Let the Right One In (Låt den Rätte Komma In) Made in: Sweden Language: Swedish Director: Tomas Alfredson Starring: Kåre Hedebrant, Lina Leandersson, Elif Ceylan, Karin Bergquist, Per Ragnar, Patrik Rydmark, Mikael Rahm, Ika Nord, Peter Carlberg Year: 2008
Based on the novel of the same title by John Ajvide Lindqvist.
Synopsis: The year is 1982. Oskar (Kåre Hedebrant) is a quiet, highly intelligent, but lonely twelve year-old boy who lives with his mother (Karin Bergquist) in Blackeberg, a suburb of Stockholm. At school, he is repeatedly bullied by a sadistic little sh*t named Conny (Patrik Rydmark).
One evening, Oskar meets an odd, pale-skinned girl named Eli (Lina Leandersson). Eli is about Oskar's age, and has moved into the apartment next to his. She is looked after by an older man named Håkan (Per Ragnar), who avoids socializing with the neighbors.
Eli turns out to be a vampire, and Håkan cares for her by murdering unsuspecting victims, slashing their throats, and draining their blood.
Eli eventually befriends Oskar, and gives him advice on how to stand up to the bullies. The two develop a close bond, but their relationship becomes complicated not just because of the emotional turbulence of adolescence, but because of Eli's recurring bloodthirst (which leaves an ever increasing body count).
The Good: Let the Right One In is an intelligent, emotionally moving thriller. There is nothing pretentious or self-indulgent about it.
With minimal special effects, the strength is in the performances of the actors and Tomas Alfredson's ability to tell the story through pictures rather than dialogue.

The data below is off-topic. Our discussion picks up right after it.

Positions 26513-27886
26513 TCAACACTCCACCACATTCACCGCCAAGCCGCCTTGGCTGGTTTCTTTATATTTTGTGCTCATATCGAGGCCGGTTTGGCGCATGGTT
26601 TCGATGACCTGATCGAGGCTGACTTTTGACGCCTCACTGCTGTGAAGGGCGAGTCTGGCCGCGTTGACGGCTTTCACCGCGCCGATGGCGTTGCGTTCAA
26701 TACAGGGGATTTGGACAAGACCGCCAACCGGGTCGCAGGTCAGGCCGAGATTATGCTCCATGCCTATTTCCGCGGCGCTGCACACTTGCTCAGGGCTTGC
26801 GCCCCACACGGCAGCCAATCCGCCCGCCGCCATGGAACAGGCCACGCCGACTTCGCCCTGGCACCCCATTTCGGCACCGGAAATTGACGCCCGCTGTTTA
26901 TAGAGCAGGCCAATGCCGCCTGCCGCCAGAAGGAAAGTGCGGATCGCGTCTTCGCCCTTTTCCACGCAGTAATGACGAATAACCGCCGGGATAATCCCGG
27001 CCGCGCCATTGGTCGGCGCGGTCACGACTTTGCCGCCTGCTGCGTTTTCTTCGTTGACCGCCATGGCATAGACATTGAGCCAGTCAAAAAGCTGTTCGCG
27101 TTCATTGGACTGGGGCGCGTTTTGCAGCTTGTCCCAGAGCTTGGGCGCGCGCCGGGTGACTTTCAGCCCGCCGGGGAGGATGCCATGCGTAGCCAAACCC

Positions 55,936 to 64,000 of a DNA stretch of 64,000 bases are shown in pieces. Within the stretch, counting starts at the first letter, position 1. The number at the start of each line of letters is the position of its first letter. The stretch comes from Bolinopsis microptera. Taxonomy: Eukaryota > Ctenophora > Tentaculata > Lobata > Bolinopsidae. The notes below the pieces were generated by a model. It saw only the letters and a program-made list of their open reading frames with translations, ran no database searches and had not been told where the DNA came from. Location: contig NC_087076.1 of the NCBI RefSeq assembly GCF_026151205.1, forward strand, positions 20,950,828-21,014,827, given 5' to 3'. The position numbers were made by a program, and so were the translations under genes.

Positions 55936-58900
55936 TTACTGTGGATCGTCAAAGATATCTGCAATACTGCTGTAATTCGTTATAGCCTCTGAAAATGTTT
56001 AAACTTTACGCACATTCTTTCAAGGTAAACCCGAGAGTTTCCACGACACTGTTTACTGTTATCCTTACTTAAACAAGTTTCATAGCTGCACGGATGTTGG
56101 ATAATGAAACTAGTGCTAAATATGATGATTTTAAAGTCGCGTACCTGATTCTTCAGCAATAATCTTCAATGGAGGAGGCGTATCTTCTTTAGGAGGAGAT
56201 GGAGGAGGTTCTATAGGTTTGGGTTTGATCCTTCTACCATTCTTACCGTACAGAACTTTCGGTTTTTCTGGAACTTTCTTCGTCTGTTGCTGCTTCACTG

There are some truly frightening moments, but none of the scares are cheap. The story contains most of the hallmarks of vampire mythology (drinking blood, staying out of sunlight, having to be invited before coming into your home, etc), but the story unfolds in a way that sets it apart from most vampire movie incarnations.
Let the Right One In is a very well-made, realistic-looking film that does a good job blending horror, drama, romance, and even humor while maintaining a consistent, overall tone.
The Bad: Although director Tomas Alfredson has stated that the film was not meant to be a social commentary, the great effort taken to capture the look and feel of the story's setting (1982) made it seem as though it might have been. This might make the film seem ambiguous when it's not trying to.
However, I will say that the few shots that touch upon Eli's origin aren't very clear.
And although my last point has nothing to do with the film, I groaned when I found out that Hollywood is planning on doing a remake.
Who would like this film: Let the Right One In is for you if you're a fan of foreign films, in the mood for a good horror movie, and enjoy the vampire genre.
The thrills are solid, and the coming-of-age element is handled very well. The pacing is slow overall, but the intense moments are on par with anything you'd expect from a scary movie.
The violence isn't too far over the top, but it isn't for the faint of heart, either. This is by no means a slasher flick, but the killing scenes will stick with you. This is a film that will draw you in emotionally, but be warned that it is quite unsettling as well.